Rock Doesn’t Go Past Being ‘Good Now’
Bob Schneider Sings Unoriginal but Catchy MusicBy Minyoung Jang
I’m Good Now
Released April 13
If there was ever a good example of an artist’s music reflecting his name, Bob Schneider is it. The name isn’t as ubiquitous as John Smith, but it’s still pretty unmemorable and nondescript. Likewise, Schneider’s sophomore album, “I’m Good Now,” showcases his ability to write catchy rock songs that are his own but fails to record material that is groundbreaking or even unique sounding.
The first two tracks, “Come With Me Tonight” and “Medicine,” are solid rock songs. They sound a bit like Pete Yorn meeting The Wallflowers -- the songs have good hooks in the choruses, sung by Schneider’s strong voice, but in the end seem rather unoriginal. The next few songs are a bit better, however.
“A Long Way to Get” is an introspective number sung over an acoustic guitar and Schneider keeps it from being boring by adding layer upon layer with each verse, first background vocals, then keyboard, then banjo, and so forth. It’s as if a new sound accompanies a new twist or turn in the “story” presented by the song. He follows this up with “The Way Life is Supposed to Be,” by far the catchiest song on entire album. There’s a simple melody in the chorus, fun synthesized keyboard sounds in the intro to each verse, and lots of “doo doo doo’s” in the background. The only thing I didn’t like about this song was the line in the chorus “you’ll never be what you will never be.” Perhaps I’m missing something, but this is definitely not one of the best lines penned in rock music.
Schneider continues to mix it up with “I’m Good Now,” traversing into more traditional, almost-but-not-quite-country rock territory. The album takes a bit of an unexpected turn with “C’mon Baby,” a journey into angry rock -- the kind where you might expect an anguished scream or two from the vocalist to accompany eardrum-pounding guitars and percussion. “The Bridge Builders” continues this angry mood but starts to tone it down a bit, just in time to segue into the very laid-back “Cap’n Kirk,” a whimsical song that declares Schneider “just want[s] to feel good.”
The tempo remains relaxed with “Gold in the Sunset,” where a bit of melancholy rock meets reggae and “Piggyback” features nice percussion with tastefully added sampling from outside sources. “Getting Better” is just as easygoing, complete with nonchalant and fun “la la la’s,” sounds reminiscent of whistling, and some fun, gruff vocal ad-libbing that somehow I envisioned would be perfect coming from a large, happy Muppets character singing and dancing along a beach.
Bob Schneider gets props from me for mixing up different styles -- his album thankfully isn’t composed of one song sounding exactly like another, a pit that solo artists sometimes fall into. However, he loses points for lack of innovation. There’s nothing in his songs that is pleasantly surprising; there are no undertones to pick out in a song and say “hey, I didn’t know that was there... but it sounds good.”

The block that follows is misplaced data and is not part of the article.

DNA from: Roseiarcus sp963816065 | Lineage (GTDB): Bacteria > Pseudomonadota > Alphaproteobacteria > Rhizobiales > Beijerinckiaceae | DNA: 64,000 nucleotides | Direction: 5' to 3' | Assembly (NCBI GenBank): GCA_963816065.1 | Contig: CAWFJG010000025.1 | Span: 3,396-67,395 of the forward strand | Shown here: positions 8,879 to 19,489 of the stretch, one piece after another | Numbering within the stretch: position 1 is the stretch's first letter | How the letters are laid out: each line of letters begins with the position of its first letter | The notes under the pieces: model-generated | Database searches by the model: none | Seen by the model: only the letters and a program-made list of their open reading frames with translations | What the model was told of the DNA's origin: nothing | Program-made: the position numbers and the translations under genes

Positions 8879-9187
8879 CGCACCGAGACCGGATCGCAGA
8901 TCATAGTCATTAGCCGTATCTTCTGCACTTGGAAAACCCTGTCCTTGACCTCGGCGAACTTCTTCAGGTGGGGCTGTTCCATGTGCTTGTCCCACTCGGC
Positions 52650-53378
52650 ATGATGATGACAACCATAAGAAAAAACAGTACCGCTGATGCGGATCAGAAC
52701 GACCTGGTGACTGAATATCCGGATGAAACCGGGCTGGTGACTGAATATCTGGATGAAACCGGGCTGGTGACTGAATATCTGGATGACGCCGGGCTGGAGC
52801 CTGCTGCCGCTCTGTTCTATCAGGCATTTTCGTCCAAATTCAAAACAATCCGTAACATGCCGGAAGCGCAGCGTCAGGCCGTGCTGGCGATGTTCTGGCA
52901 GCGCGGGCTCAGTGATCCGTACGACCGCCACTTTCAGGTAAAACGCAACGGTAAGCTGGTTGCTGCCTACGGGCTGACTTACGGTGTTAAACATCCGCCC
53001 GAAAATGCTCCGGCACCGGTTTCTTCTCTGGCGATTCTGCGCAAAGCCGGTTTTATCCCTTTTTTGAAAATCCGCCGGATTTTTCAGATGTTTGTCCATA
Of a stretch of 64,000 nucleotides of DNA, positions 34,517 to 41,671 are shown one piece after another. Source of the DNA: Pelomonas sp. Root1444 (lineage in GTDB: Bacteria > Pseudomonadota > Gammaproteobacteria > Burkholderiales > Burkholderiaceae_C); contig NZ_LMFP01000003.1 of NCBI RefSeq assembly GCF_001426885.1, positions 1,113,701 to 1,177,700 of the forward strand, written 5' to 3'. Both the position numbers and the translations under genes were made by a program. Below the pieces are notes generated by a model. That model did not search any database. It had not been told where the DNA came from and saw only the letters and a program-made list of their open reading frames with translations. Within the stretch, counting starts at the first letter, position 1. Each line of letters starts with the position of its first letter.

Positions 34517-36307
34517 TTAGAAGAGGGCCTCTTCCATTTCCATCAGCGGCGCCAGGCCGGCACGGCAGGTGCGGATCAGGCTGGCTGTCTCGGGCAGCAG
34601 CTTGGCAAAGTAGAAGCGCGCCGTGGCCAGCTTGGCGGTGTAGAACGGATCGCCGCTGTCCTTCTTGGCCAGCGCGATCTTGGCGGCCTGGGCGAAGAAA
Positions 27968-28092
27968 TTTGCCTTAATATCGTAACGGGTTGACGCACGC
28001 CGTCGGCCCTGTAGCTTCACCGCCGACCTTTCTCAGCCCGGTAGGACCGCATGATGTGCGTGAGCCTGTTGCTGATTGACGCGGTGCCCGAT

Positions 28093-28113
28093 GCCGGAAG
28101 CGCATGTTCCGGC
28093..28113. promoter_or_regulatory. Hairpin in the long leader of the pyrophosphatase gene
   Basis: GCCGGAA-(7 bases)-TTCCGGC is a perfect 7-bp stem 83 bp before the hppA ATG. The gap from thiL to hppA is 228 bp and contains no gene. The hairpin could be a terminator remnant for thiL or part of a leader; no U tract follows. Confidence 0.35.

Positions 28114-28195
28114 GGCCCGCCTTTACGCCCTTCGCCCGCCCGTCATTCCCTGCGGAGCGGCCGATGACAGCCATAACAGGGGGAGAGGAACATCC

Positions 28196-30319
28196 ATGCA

Despite the fact that “I’m Good Now” is being credited as a solo album, this is a production that most likely couldn’t have been possible without the help of many, many musicians other than Bob Schneider. Everything on this album is solid and, more noticeably, fairly lush sounding. There are many different instruments and sounds featured in each song, with all the layers blending well together, which I’m assuming is produced by many musicians or is the product of excellent mixing in the studio. (The only one artist I’ve heard who’s been able to accomplish this mostly by himself is Julian Coryell, and even he wouldn’t be able to manage the level of mastery on the number of instruments featured in Schneider’s album).
There are few things that set Schneider apart from all the other rock musicians out there, but it’s the fact that he does several things fairly well that makes this album superior to many others. For example, he’s got a great voice for rock music, a slightly gruff baritone, and he makes excellent use of background vocals and synthesized sounds, adding embellishments over almost all of the more upbeat songs. Good percussion also adds to the strong feel of the album. For the most part, his lyrics also tell interesting stories in simple words without being annoyingly cryptic -- a la Dan Bern, but sans Dan Bern’s nasal voice and with a greater emphasis on being a rock band rather than an acoustic-sounding solo artist.
Bob Schneider ultimately produces a strong, catchy pop/rock album with “I’m Good Now” but doesn’t manage to set himself apart from the crowd. He’s still worth a listen though; if distinguishing himself from Pete Yorn and The Wallflowers is his biggest problem, I’d say at least he keeps pretty good company.